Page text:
New York spends three times as much money per student as Utah.

American public elementary and secondary schools spent $10,560 per student during the 2011 fiscal year, down from $10,615 the year prior, according to a report [PDF] released today by the U.S. Census Bureau. This is the first time that number has declined since the Census started collecting this data in 1977.

The report revealed striking differences between states in the amount of money spent per student. Check out this interactive map, built by us using the report's data.

Schools in the darkest green states spent the most per kid. New York is the highest spender, at $19,076 per student, followed by D.C. at $18,475 (not visible on the map), Alaska at $16,674, New Jersey at $15,968, and Vermont at $15,925. (These were the same top five spenders last year [PDF] as well, but in a different order.) New York spent over three times the amount spent per student in Utah, the lowest-spender at $6,212. (Complete rankings are in the report.) The report authors note that these numbers can mean different things in different school districts and states, depending on how they categorize current spending.

These spending discrepancies aren't just a trend in the lower grade levels. As Jordan Weissmann explained a few months back at The Atlantic, only two states didn't cut their per-student spending in higher education from fiscal year 2008 to 2013.

Map created on Google Drive.

About the Author

Sara Johnson

Sara Johnson is a former fellow at CityLab. 

Most Popular

  1. Design

    The Military Declares War on Sprawl

    The Pentagon thinks better designed, more walkable bases can help curb obesity and improve troops’ fitness.

  2. Postcards showing the Woodner when it used to be a luxury apartment-hotel in the '50s and '60s, from the collection of John DeFerrari
    Equity

    The Neighborhood Inside a Building

    D.C.’s massive Woodner apartment building has lived many lives—from fancy hotel to one of the last bastions of affordable housing in a gentrifying neighborhood. Now, it’s on the brink of another change.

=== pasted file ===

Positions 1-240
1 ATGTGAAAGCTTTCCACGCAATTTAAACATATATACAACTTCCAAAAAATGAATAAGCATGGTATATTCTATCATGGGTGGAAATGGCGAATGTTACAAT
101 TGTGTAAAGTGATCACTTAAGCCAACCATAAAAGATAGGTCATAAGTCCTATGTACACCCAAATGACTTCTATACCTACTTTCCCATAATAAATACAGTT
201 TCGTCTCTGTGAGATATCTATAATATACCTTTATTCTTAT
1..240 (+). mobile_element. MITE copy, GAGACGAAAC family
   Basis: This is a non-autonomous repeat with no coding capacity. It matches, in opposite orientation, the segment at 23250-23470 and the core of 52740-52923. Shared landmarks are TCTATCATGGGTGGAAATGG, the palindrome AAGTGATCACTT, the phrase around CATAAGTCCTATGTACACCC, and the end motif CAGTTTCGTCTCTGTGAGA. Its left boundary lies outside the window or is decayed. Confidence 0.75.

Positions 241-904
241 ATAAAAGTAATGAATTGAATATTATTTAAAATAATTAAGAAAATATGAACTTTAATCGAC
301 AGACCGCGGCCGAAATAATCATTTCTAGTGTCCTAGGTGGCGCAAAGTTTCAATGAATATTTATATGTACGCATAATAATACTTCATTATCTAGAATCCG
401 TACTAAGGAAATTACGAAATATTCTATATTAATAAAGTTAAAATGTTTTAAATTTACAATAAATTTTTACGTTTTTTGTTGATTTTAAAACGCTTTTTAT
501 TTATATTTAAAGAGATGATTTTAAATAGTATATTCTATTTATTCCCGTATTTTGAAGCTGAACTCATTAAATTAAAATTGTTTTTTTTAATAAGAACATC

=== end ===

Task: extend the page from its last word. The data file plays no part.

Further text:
3. Members of a tenants' organization in East Harlem gather outside the office of landlord developer Dawnay, Day Group, as lawyers attempt to serve the company with court papers on behalf of tenants, during a press conference in New York. The tenant's group, Movement for Justice in El Barrio, filed suit against Dawnay, Day Group, the London-based investment corporation "for harassing tenants by falsely and illegally charging fees in attempts to push immigrant families from their homes and gentrify the neighborhood," said Chaumtoli Huq, an attorney for the tenants.
    Equity

    Toward Being a Better Gentrifier

    There’s a right way and a wrong way to be a neighbor during a time of rapid community change.

  4. Life

    Why a City Block Can Be One of the Loneliest Places on Earth

    Feelings of isolation are common in cities. Let’s take a look at how the built environment plays into that.

  5. Equity

    The Poverty Just Over the Hills From Silicon Valley

    The South Coast, a 30-mile drive from Palo Alto, is facing an affordable-housing shortage that is jeopardizing its agricultural heritage.